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DVR Usage Increasing Among Television Viewers

Game consoles and DVD players also cut into TV viewing time

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DVR Usage Increasing Among Television Viewers
[ Business]

As television and devices that take advantage of our screen time continue to evolve, so does our utter obsession with using TV grow.

Nielsen posted on its blog a study the group recently conducted that looked at what Americans have been using their TVs for in the past six years.

To preface the study, Nielsen shows how TV usage has changed over the past 50 years. In 1960, only seven percent of all households received cable. In 1990, 56 percent received cable and 66 percent owned a VCR. In 2006, 89 percent of TV was viewed live and DVR usage only accounted for 1.6 percent of our TV time.

Things have changed pretty dramatically over the past five years. Today, 98 percent of American homes own a TV and have some kind of device (i.e. DVR, game console, DVD player) attached to the television. The amount of live television content being viewed has dropped to 85 percent while DVR usage accounts for eight percent of our TV time now.

Nielsen says that of three major devices that we connect to our TVs, the DVR gets the most use. While the amount of live TV content being watched may have dropped, it doesn’t mean people are watching less television. In fact, the time a person spent watching TV content increased 19 minutes year-over-year in the first four weeks of 2011.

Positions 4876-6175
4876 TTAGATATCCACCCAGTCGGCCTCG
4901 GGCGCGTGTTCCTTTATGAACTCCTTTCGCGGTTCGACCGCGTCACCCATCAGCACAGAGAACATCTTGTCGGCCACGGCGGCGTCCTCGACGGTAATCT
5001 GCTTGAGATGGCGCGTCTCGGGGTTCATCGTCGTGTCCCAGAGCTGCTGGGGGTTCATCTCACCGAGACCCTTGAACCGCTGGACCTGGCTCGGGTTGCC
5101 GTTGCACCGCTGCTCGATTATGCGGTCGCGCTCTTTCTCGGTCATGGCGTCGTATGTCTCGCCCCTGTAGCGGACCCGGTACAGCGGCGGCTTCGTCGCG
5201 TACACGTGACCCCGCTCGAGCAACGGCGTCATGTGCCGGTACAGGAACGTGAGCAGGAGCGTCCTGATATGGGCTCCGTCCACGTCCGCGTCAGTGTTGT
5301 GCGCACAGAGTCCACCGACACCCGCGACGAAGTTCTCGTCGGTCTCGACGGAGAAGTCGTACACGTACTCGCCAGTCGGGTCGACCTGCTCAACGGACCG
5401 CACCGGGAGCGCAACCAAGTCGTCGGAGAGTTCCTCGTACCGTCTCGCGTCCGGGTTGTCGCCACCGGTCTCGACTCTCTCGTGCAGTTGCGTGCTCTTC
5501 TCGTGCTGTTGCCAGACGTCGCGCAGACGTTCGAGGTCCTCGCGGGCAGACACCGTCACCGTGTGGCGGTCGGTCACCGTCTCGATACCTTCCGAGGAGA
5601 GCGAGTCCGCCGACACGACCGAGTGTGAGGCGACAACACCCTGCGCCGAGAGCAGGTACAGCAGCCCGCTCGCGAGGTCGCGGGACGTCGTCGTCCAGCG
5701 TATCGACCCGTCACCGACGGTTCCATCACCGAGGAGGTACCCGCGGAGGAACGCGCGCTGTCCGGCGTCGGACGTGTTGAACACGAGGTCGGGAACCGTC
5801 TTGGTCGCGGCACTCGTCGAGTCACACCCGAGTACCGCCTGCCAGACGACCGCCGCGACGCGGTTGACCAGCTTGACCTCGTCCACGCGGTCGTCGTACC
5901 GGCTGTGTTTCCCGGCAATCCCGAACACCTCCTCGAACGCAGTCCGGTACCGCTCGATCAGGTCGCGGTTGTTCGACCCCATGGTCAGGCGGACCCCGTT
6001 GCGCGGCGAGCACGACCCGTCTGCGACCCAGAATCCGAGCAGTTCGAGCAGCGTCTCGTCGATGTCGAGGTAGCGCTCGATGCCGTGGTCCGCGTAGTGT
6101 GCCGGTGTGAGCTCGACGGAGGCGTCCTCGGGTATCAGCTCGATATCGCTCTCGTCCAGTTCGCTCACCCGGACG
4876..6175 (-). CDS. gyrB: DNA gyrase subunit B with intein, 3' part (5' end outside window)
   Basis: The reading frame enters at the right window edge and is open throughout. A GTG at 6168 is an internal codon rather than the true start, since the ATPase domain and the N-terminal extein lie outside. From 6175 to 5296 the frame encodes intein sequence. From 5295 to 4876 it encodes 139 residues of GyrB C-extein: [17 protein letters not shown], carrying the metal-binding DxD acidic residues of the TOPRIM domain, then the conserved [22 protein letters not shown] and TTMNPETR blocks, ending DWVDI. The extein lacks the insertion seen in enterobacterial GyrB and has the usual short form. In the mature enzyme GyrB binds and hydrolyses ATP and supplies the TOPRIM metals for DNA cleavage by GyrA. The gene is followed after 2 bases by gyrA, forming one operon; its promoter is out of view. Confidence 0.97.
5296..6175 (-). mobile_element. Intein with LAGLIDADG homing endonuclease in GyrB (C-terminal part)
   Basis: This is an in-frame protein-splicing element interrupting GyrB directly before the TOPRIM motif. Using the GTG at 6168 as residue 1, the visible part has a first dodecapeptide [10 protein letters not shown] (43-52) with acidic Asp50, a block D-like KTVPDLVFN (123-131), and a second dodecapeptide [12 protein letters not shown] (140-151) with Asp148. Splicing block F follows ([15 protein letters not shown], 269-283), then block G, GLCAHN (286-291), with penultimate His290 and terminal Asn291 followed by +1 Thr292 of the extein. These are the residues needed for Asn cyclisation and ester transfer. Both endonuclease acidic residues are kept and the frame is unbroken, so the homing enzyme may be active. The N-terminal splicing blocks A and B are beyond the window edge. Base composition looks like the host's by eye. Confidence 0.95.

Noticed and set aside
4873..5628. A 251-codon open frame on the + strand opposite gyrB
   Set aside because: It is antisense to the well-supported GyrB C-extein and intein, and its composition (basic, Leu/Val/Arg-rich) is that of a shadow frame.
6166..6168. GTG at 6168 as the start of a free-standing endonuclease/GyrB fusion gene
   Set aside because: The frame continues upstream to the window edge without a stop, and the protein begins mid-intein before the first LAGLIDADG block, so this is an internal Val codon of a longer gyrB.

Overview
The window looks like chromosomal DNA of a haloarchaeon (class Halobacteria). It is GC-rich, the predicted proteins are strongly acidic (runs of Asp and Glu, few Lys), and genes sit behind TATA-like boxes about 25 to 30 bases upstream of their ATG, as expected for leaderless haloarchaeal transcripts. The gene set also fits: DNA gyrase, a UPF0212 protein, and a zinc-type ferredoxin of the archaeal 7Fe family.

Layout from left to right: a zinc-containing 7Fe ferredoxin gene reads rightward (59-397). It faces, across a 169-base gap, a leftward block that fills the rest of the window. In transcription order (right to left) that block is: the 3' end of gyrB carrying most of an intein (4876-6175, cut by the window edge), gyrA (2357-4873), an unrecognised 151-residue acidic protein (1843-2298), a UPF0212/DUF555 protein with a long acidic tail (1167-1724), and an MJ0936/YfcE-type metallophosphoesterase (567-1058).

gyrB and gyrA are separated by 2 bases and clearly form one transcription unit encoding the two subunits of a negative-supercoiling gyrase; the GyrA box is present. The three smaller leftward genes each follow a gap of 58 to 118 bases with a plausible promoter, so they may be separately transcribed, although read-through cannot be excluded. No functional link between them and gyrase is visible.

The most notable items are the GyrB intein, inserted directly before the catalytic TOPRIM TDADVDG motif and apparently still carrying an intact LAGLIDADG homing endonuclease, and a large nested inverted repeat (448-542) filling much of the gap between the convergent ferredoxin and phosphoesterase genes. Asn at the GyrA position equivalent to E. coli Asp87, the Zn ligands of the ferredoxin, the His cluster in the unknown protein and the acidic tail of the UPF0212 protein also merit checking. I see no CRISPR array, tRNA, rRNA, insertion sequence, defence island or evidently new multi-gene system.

If the DVR is so important to our watching habits, who is driving it? It would appear that females aged 18 to 54 use the DVR the most by devoting 10 percent of their viewing time to the DVR.

It would seem that the lowly DVD player is on its way out as less and less people use them. What has seen an increase is the game console with 3.9 percent of TV time being devoted to them. The increase in game console usage is being driven by teens who devote 11 percent of their TV time to using a game console.

It’s important to remember, however, that game consoles simply replaced the DVD player. With services like Netflix and Hulu as well as its ability to play DVDs natively, it only makes sense for dedicated DVD player usage to drop.

For those wanting to get into the nitty gritty of demographics, Nielsen has you covered. Asian Americans spent the least amount of time watching television in 2011. They did, however, see the biggest increase in viewing from 2010. In contrast, African-Americans and Hispanics spent less time watching TV in 2011 compared to the previous year.

Asian-Americans spent the least amount of time watching live television, but made up for it by devoting the most time to DVR and DVD use. Hispanic homes were found to use gaming systems the most while African-American homes used DVD players the most.

Here’s an image that breaks down TV usage among age groups:

DVR Usage Television Viewers

I think I’m mostly surprised by the fact that people in my age group were still using VCRs in 2011. I keep around an old Betamax player for kicks, but I never actually use it.